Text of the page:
Managing pain in advanced prostate cancer

This page is for men with advanced prostate cancer who are having problems with pain or who want to know more about it. 

Each hospital will do things slightly differently so use this information as a general guide. Ask your doctor or nurse for more details about your care. You can also call our confidential Helpline.

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Updated March 2013

To be reviewed March 2015



What is advanced prostate cancer?

Advanced prostate cancer is cancer that has spread from the prostate to other parts of the body. It's also called metastatic prostate cancer. The cancer is not curable but treatment can keep it under control for many months or years. Prostate cancer can spread to any part of the body but it most commonly spreads to the bones and lymph nodes. 

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Do all men with advanced prostate cancer have pain?

No, not all men have pain. Men with prostate cancer experience different levels of pain, and some men have no pain at all. The most common cause of pain from prostate cancer is that cancer has spread to the bones.1 But even then more than a quarter (more than 25 per cent) of men don't have any pain. 1 And if cancer has spread to several places, men often only have pain in a few of these. 1

Don't suffer in silence. If you're in pain or your pain relief isn't working well, tell your doctor or nurse. With the right treatment, pain can usually be relieved or controlled well.

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What causes the pain?

We feel pain when either our tissues or our nerves are damaged or irritated. Cancer which has spread to the bones, lymph nodes or other areas of the body might cause pain. So can certain treatments, and problems not linked to the cancer such as an infection. 

The type of pain depends on what is causing it. We describe some of the ways men with prostate cancer might experience pain, but there can be other types and other causes. Your doctor should investigate the cause of your pain and then offer the most appropriate treatments for you.

There are effective ways of treating different types of pain

Bone pain

If prostate cancer spreads to the bone, it weakens the bone and can cause pain. The first areas of bone to be affected are likely to be those closest to your prostate, including your pelvic bone, hips, lower spine and upper thighs. Pain in these areas can make it painful to walk and move around. The pain might remain in only one area, but over time it can spread to several parts of your body.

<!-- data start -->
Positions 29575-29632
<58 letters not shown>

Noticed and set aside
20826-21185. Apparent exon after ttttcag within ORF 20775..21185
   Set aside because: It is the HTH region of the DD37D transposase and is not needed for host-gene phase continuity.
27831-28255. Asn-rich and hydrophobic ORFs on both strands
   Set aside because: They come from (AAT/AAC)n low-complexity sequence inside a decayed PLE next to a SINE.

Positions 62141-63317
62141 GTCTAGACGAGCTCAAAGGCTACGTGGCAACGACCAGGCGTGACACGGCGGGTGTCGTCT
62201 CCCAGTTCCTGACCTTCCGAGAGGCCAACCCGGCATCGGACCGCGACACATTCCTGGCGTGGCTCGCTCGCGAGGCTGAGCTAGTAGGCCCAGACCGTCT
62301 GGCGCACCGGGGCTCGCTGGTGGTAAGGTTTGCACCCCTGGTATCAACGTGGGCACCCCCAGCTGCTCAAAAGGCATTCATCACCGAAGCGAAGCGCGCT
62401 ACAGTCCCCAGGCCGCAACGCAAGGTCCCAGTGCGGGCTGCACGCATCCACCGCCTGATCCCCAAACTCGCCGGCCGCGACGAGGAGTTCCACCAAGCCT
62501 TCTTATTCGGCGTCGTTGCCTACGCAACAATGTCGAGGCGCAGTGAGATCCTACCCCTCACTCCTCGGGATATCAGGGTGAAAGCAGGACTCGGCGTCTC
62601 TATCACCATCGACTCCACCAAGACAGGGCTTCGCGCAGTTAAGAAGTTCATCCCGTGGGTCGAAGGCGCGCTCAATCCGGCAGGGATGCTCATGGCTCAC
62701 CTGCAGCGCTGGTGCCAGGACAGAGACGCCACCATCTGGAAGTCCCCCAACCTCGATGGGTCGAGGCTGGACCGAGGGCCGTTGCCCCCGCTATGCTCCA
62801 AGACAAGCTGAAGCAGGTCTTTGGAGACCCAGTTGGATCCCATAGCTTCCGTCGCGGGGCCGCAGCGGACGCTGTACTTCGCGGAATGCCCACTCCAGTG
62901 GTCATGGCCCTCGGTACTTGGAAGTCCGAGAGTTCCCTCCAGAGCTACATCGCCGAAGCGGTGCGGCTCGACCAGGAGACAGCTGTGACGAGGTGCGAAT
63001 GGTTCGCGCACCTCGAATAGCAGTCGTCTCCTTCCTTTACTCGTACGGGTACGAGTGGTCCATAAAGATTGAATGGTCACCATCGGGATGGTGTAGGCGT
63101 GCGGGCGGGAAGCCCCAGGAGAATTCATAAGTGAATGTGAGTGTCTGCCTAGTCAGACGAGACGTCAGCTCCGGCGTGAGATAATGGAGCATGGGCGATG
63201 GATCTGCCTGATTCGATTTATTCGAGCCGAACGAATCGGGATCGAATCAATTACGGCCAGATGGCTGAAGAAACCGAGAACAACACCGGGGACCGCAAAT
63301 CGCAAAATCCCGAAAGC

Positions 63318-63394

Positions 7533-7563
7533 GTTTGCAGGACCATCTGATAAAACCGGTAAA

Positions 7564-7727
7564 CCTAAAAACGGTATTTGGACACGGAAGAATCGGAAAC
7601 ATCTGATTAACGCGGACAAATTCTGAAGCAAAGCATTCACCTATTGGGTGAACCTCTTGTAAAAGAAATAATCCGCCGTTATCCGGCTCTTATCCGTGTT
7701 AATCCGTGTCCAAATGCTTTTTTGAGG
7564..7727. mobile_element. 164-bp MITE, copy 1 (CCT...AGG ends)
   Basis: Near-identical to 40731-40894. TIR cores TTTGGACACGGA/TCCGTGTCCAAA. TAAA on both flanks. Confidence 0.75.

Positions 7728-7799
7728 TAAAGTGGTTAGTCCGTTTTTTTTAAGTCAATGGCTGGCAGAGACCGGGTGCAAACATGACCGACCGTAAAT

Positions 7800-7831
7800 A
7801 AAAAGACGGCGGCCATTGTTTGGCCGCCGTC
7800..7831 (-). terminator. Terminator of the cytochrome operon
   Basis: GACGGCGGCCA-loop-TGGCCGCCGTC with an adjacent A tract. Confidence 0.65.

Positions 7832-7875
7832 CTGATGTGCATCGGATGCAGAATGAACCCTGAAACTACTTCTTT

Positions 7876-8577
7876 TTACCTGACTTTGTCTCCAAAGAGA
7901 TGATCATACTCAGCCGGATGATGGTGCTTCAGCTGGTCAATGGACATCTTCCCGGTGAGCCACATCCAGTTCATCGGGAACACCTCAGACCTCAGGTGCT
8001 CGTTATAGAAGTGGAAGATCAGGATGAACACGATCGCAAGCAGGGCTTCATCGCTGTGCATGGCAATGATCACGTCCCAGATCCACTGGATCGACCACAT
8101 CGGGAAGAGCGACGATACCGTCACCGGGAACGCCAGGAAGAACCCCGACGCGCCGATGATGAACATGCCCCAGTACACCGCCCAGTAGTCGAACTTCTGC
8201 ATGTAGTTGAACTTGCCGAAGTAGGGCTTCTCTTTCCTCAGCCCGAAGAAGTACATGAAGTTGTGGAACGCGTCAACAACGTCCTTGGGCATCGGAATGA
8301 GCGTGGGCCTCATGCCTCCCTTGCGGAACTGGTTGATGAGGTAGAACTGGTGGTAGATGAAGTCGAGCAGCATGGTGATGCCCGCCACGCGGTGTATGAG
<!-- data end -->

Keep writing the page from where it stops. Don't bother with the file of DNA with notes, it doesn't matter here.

Bone pain is a very specific feeling. Some men describe it as feeling similar to a toothache but in the bones, or like a dull aching or stabbing. It can get worse with movement and can make the bone tender to touch. Every man's experience of bone pain will be different. The pain may be continuous or it might come and go. How bad it is can also vary and it could depend on where the affected bone is. 

Neuropathic pain

This is caused by damage to a nerve, for example if the cancer presses on a nerve.2 Bones contain nerves, and neuropathic pain can be a part of bone pain.

The pain can come and go and people have described as a shooting, stabbing, burning or tingling pain. For some people, the damaged area feels numb3.

Neuropathic pain can cause referred pain, also called reflective pain. This is when damage to one part of the body is felt as pain in a different area. For example, cancer pressing on a nerve in the spine could be felt in the chest, arms or legs.

The most common type of referred pain in advanced prostate cancer is what's often known as sciatica. It's caused by damage to one of the nerves which start in the spine and run down through the legs. It can be felt in the lower back, buttocks, legs and feet. It usually affects only one side of the body. People feel sciatica as pain, numbness, weakness, pins and needles or tingling. It can make it difficult to move the affected leg.  


If the cancer spreads to the lymph nodes it could lead to a condition called lymphoedema - caused by a blockage in the lymphatic system. This is part of the body's immune system, carrying fluid, called lymph, around the body. If the lymphatic system is blocked, the fluid can build up and cause swelling (lymphoedema), usually in the legs. Cancer itself can cause the blockage, but so can some treatments, such as surgery or radiotherapy.

Lymphoedema can cause discomfort or pain but there are treatments to manage it. 

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Metastatic spinal cord compression

Prostate cancer cells can spread to the bones of the spine (vertebrae). This can lead to a complication called metastatic spinal cord compression (MSCC) where the cancer cells press on the spinal cord.

MSCC is not common, but you need to be aware of it if you have prostate cancer which has spread to the bones.4 The risk is highest if it has already spread to the spine. Speak to your doctor or nurse for more information about your risk.

MSCC can cause any of the following symptoms4,5,6

  • Pain or soreness in your lower, middle or upper back or neck which is severe or different from usual pain. The pain might get worse when you cough, sneeze, lift or strain, or go to the toilet. It might get worse when you are lying down. It may wake you at night or stop you from sleeping.
  • A narrow band of pain around your tummy or chest which can move towards your lower back, buttocks or legs.
  • Pain that moves down your arms or legs.
  • Weakness in your arms or legs, or difficulty standing or walking. You might feel unsteady on your feet or feel as if your legs are giving way. Some people say they feel clumsy.
  • Numbness or pins and needles in your legs, arms, fingers, toes, buttocks, stomach area or chest, that doesn't go away.
  • Problems controlling your bladder or bowel. You might not be able to empty your bladder or bowel, or you might have no control over emptying them.